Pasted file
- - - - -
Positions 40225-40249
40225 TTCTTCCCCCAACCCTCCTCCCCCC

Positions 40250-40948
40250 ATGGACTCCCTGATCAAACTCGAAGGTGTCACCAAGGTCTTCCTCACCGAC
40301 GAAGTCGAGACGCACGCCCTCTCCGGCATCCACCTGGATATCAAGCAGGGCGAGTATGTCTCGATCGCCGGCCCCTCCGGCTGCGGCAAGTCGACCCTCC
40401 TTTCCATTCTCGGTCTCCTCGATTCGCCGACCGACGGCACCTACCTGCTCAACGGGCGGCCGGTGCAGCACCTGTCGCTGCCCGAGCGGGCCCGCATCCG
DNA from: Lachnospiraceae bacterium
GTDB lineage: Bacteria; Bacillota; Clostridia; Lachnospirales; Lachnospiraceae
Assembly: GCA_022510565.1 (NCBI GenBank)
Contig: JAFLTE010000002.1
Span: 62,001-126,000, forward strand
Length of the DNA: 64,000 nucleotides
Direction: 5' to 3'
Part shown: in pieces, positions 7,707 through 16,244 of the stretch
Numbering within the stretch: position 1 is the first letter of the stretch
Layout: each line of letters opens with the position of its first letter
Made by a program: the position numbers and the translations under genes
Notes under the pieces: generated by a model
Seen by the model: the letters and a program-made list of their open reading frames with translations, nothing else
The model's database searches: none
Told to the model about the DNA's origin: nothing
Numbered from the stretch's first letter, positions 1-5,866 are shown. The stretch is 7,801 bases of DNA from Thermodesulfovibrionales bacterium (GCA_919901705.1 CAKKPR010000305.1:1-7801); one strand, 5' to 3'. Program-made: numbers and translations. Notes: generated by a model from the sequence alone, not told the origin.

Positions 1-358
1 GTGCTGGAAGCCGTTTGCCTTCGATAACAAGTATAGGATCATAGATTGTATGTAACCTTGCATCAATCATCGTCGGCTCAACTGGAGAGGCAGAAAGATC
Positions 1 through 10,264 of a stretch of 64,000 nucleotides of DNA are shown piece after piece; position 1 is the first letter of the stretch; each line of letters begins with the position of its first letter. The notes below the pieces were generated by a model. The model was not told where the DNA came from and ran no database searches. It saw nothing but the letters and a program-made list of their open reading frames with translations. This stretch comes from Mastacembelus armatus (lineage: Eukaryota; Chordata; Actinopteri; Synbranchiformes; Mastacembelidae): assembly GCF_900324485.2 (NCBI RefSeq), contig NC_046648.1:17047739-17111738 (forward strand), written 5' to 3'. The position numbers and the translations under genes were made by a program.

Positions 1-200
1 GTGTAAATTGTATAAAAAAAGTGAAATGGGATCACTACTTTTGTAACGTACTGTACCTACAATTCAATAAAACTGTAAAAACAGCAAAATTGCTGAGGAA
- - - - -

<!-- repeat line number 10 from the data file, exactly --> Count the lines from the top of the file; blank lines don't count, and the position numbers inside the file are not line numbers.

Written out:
Contig: JAFLTE010000002.1